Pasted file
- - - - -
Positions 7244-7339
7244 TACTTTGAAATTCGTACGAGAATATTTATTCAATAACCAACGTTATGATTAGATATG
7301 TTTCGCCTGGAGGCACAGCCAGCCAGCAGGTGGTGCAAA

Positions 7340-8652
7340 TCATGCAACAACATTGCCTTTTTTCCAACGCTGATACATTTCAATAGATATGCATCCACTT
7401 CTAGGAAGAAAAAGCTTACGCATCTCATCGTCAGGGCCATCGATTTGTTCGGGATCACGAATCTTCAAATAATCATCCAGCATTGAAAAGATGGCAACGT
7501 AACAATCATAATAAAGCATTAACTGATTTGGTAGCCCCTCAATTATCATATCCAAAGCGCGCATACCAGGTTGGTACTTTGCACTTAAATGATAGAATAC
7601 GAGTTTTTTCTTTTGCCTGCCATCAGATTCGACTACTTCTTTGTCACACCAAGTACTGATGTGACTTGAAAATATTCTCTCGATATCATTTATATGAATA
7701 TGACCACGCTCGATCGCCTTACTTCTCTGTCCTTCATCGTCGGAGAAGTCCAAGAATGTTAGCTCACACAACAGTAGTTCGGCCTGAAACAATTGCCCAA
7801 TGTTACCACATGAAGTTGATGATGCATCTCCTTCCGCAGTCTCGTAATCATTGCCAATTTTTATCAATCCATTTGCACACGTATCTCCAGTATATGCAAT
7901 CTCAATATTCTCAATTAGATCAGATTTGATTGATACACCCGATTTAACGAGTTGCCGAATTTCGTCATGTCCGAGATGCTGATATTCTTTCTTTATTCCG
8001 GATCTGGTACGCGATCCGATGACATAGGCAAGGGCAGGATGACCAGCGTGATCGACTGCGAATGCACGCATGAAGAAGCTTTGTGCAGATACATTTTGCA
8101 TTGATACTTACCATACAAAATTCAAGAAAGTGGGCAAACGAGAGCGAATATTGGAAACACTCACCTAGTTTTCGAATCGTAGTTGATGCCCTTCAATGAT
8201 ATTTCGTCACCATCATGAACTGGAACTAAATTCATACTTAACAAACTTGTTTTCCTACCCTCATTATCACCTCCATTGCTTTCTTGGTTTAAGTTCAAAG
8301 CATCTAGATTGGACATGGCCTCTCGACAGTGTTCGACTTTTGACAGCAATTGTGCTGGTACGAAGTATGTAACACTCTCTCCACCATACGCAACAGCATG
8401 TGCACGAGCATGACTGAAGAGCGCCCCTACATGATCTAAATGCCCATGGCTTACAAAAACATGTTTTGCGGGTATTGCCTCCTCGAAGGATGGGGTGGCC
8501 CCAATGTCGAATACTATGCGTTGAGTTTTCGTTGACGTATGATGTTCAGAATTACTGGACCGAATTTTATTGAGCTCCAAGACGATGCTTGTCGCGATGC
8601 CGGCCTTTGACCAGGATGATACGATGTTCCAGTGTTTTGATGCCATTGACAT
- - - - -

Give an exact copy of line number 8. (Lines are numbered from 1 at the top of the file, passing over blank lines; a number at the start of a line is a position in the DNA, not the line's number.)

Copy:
7601 GAGTTTTTTCTTTTGCCTGCCATCAGATTCGACTACTTCTTTGTCACACCAAGTACTGATGTGACTTGAAAATATTCTCTCGATATCATTTATATGAATA